footy weekends -Kyoto & Brighton-

Football life

Views from the Stadium for a J League Newbie
Distance Makes the Heart Grow Fonder……


…………And the need to invest in a pair of binoculars for probably the first time in your life.
Yes….., there is a running track around the pitch. Yes, this means that you are rather far away from the action on the pitch, and yes,this is not helped by the lack of replays available to watch. Unless you bring your own mini portable TV along to the stadium. So yes, in some ways, watching a J League game at the stadium makes you realize how spoilt you were when you used to watch a Premier League or Championship game live. Seats so close to the pitch you could shake the hand of the player who just took the throw-in in front of yourseat. Stadiums designed for football.



Even after investing in a stadium with a retractable pitch for the 2002 FIFA World Cup, (it floats back indoors on a bed of air),football in Japan is still losing out to its big sister ‘baseball’ it seems. Stadium turn outs here are quite low, hardly ever full, and investment in local grounds dedicated to football are also quite scarce in comparison with back home. My newly adopted local team has to share its home ground with track and field meets. Hence the track.These are rather sad things for someone who shares their place ofbirth with the game itself and the Premier League. It is rather hard to accept the lack of dedication and investment in the game, let alonethe distance from it.


Being away from home, and the home of the Premier League, only being able to catch a game here or there on cable TV, not being able to get to one of their magnificent stadiums to see a match, the distance from the delights of a live game. This distance had gotten to me more. So the search began for a replacement, and there it was, the J League,and my J2 (Championship level) local team.Even though my new team’s ground has a track, doesn’t have a replay screen, or most of the stuff my Premier League or Championship team has at their respective stadiums, the distance was decreasing between myself and the game. It’s not as if the games back home were that accessible anyway. Trying to get a ticket, trying to afford a ticket,increased the distance between myself and my teams. Whereas with my new J2 team, getting to a live game here is so accessible, and has all the qualities you want from a stadium experience. Yes I do wonder to myself whether the players can hear our chanting and words of support,can they even make us out from the away fans?  The track does also make it rather hard to celebrate a goal with the players, by the time they’ve run over to the stands across the track, they’re verging on earning a yellow for time wasting. But all that being said, in the distance from home and home teams, a strange kind of loneliness and yearning for a local team to support and hopefully love, for this newbie the J League gives enough to forgive the track.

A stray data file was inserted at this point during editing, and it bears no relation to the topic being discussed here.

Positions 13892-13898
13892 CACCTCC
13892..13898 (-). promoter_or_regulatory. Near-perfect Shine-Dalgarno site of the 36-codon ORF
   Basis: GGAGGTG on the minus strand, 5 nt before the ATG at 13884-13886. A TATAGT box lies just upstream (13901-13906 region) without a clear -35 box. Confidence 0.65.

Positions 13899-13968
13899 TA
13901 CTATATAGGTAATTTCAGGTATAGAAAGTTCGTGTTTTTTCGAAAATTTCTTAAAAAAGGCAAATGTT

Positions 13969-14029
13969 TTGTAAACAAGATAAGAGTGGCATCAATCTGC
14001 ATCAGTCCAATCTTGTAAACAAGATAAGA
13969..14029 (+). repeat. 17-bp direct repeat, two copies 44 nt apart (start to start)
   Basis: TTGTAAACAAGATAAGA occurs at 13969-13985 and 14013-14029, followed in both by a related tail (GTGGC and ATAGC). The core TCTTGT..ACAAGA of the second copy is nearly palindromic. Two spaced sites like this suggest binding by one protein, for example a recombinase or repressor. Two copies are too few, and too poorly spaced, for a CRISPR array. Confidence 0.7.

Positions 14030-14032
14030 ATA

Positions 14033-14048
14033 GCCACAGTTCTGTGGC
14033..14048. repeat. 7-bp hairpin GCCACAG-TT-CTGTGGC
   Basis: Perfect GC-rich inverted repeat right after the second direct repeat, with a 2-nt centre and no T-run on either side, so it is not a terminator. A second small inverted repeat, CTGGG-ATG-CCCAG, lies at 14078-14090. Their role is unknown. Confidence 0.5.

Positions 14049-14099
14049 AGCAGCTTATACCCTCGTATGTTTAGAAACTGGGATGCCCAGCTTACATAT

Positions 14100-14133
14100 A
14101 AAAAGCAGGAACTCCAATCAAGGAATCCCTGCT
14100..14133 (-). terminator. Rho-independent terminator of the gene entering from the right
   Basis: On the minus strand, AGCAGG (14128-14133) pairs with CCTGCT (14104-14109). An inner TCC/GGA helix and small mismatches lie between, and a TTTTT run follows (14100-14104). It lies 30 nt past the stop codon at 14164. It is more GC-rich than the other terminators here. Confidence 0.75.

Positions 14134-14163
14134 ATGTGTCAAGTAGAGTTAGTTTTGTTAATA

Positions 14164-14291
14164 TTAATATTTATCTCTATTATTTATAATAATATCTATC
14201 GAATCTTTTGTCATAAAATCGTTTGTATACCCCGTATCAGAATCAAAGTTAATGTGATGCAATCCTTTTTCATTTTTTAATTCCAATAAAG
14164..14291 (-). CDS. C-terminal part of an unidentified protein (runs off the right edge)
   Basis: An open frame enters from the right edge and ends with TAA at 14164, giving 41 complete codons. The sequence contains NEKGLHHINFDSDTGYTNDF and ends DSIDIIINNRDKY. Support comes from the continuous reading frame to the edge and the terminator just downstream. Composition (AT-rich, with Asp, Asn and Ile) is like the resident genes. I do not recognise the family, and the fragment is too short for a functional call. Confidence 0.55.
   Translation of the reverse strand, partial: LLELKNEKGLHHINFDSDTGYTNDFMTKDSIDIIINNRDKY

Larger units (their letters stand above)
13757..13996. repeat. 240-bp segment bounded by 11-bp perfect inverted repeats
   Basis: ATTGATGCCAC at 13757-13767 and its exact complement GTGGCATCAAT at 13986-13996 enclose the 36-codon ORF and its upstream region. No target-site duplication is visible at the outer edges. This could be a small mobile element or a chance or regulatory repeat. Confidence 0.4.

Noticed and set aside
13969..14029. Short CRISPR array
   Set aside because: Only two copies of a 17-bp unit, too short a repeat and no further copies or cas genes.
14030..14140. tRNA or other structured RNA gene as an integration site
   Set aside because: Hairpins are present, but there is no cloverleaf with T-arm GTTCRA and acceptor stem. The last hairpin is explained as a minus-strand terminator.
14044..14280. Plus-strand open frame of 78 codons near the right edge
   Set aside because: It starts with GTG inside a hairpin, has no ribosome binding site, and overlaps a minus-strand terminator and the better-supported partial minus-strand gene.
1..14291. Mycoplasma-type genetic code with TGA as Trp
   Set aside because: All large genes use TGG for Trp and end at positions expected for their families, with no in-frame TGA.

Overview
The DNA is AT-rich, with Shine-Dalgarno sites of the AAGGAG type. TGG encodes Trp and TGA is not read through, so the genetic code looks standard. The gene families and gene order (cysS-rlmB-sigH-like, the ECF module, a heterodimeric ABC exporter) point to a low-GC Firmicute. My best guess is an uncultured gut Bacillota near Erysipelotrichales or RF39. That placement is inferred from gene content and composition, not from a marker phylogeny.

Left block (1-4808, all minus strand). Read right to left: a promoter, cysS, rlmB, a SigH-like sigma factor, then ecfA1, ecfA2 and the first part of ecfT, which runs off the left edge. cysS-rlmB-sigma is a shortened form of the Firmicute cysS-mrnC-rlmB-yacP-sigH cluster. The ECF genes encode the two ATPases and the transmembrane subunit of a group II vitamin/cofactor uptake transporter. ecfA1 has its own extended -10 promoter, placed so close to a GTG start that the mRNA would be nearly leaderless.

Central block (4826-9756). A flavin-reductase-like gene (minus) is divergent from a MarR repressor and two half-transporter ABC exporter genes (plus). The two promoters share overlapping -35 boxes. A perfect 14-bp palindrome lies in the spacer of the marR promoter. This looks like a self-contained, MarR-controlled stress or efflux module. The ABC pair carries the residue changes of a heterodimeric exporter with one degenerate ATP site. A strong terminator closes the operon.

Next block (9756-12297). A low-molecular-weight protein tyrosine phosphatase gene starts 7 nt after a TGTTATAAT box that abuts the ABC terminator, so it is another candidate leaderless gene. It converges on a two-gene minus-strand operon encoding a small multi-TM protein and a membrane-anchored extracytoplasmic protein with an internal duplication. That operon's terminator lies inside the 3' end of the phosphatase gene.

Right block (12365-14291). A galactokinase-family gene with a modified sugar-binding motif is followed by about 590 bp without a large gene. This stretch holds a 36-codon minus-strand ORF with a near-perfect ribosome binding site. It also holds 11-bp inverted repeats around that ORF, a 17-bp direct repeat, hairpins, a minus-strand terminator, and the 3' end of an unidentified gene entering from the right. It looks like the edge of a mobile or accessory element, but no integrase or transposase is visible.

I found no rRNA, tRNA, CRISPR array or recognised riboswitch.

Perhaps it’s partly because of the track that the club works so hard to narrow the distance between themselves and the fans to create this stadium experience. You want to go to the stadium every Sunday,because you feel like you’re wanted, and not just because you’re shelling out large amounts on tickets (tickets here are very reasonable, the equivalent of 15-30 pounds). Walking around the square and outside of the stadium, you walk through what is like a neighbourhood fete, with regular members of the club staff giving you a genuine welcome and appreciation for coming. There are players having their photos taken and chatting with the fans in a special booth. You can line up for the high-five tunnel to greet the players coming off the team bus. The players are working from the second they arrive at the stadium, on and off the pitch, to create a closeness between themselves and the fans. What got to me the most though, was that after the game,whether they won, lost or drew, there is a lap of appreciation by the players as they walk around the track (maybe that’s what it’s for) to celebrate together or apologise, and always thank their fans. They don’t just walk off down the tunnel to the changing room, back to their headphones and smartphones. They take the time to connect with the people that have come out to see them.There’s none of the prima-donna complex you get in the Premier League sometimes, where the fans, even having paid out an arm and a leg to see them, can be made to feel like a nuisance, and something to be kept at a safe distance from their idols.

So in this distant place from the football stadiums and football culture I was brought up with, I’ve managed to get even closer to the game I love.



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July 7, 2014